Words related to *oi-no-
c. 1300, "institution of higher learning," also "body of persons constituting a university," from Anglo-French université, Old French universite "universality; academic community" (13c.), from Medieval Latin universitatem (nominative universitas), "the whole, aggregate," in Late Latin "corporation, society," from universus "whole, entire" (see universe). In the academic sense, a shortening of universitas magistrorum et scholarium "community of masters and scholars;" superseded studium as the word for this. The Latin word also is the source of Spanish universidad, German universität, Russian universitet, etc.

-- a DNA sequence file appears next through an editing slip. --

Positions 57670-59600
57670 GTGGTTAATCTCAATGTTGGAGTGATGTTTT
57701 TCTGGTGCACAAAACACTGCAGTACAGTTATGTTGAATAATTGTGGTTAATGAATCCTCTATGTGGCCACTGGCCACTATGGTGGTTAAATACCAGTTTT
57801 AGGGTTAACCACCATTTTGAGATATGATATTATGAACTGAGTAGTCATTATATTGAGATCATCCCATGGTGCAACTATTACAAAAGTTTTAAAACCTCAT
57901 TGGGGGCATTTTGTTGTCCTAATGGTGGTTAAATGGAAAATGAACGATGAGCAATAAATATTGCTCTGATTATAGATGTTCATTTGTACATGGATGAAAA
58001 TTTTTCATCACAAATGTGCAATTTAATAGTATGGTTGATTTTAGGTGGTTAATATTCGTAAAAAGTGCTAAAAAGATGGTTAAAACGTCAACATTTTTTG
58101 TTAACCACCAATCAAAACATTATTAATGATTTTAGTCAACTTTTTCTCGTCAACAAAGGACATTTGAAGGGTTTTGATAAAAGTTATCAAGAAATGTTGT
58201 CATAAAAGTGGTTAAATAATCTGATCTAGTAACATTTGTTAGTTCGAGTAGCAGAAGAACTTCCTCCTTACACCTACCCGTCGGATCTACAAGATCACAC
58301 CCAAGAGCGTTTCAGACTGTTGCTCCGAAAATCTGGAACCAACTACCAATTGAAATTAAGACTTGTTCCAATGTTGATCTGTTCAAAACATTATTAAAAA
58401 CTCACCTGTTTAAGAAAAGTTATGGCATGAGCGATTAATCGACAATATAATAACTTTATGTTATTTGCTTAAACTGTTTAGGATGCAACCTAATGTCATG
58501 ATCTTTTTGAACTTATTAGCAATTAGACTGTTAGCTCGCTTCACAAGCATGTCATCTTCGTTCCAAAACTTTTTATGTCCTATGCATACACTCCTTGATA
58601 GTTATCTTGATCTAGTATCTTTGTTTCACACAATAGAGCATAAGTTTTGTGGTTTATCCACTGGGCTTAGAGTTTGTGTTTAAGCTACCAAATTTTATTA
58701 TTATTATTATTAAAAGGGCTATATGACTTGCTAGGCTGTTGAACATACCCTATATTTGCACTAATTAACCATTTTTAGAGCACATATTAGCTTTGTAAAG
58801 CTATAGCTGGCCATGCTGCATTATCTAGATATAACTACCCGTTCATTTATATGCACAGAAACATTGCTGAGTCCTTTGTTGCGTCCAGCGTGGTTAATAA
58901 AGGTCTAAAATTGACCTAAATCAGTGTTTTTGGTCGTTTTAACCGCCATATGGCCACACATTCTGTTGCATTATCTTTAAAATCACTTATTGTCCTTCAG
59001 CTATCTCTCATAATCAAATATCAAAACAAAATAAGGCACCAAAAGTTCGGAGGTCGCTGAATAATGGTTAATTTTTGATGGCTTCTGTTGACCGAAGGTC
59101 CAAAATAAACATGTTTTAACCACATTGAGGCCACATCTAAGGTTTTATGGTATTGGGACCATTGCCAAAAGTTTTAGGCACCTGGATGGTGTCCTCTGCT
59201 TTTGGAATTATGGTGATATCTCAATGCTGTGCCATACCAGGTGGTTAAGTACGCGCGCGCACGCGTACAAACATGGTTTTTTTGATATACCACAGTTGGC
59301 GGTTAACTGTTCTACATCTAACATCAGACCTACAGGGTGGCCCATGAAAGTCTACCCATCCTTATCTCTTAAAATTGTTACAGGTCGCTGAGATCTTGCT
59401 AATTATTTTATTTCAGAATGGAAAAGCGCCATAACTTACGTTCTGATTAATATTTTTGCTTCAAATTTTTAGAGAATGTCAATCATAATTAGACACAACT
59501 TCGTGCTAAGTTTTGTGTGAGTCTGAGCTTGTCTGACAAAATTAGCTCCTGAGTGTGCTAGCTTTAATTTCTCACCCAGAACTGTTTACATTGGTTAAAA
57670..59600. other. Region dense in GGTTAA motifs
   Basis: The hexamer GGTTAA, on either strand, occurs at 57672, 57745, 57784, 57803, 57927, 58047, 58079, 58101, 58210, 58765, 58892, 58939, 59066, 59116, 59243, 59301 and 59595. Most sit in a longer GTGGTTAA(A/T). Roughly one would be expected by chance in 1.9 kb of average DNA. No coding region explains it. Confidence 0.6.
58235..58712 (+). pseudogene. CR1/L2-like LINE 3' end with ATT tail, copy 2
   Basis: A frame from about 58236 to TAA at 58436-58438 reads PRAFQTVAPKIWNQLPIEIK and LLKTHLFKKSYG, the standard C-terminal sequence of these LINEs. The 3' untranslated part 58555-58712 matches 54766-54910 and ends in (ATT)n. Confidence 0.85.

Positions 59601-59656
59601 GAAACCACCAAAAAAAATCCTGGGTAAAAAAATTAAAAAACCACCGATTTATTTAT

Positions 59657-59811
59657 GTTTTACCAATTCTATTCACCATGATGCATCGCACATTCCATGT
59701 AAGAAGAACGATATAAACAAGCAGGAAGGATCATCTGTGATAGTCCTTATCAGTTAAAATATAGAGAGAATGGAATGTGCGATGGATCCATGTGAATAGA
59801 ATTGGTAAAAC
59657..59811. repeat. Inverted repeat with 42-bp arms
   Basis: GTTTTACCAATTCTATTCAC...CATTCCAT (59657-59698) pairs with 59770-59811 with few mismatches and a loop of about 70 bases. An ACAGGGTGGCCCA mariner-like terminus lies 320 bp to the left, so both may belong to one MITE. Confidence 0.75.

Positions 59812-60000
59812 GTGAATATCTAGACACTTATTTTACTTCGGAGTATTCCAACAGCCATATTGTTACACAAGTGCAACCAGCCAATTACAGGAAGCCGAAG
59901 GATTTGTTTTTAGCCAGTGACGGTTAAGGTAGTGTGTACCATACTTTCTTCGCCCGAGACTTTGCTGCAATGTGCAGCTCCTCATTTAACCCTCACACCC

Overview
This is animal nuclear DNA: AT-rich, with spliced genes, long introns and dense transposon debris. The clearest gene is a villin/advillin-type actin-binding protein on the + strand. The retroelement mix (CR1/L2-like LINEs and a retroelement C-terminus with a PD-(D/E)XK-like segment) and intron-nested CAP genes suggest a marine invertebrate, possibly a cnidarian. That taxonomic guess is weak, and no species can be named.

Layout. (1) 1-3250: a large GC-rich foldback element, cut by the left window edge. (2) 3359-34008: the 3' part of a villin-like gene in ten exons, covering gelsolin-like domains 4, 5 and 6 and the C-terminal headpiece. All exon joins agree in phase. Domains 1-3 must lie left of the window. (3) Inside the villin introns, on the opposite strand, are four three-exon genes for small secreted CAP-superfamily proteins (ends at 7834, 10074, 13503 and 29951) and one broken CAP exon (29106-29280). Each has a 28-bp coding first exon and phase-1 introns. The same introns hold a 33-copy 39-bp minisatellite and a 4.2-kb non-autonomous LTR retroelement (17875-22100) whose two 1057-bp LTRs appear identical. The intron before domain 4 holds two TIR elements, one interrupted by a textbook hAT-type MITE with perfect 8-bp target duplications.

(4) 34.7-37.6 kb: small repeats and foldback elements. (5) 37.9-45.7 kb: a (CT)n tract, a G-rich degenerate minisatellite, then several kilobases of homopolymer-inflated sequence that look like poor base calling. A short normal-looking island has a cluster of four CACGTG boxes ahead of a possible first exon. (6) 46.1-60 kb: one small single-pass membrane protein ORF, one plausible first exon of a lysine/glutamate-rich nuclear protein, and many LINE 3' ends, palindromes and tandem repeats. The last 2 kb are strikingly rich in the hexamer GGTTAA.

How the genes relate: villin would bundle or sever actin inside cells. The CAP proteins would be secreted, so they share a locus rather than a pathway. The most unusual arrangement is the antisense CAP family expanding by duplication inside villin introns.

motto of the United States, being one nation formed by uniting several states, 1782, Latin, from e "out of" (see ex-); ablative plural of plus "more" (see plus (n.)); neuter of unus "one" (from PIE root *oi-no- "one, unique"). Not found in classical Latin, though a variant of the phrase appears in Virgil (color est e pluribus unum); the full phrase was the motto of the popular Gentleman's Magazine from 1731 into the 1750s.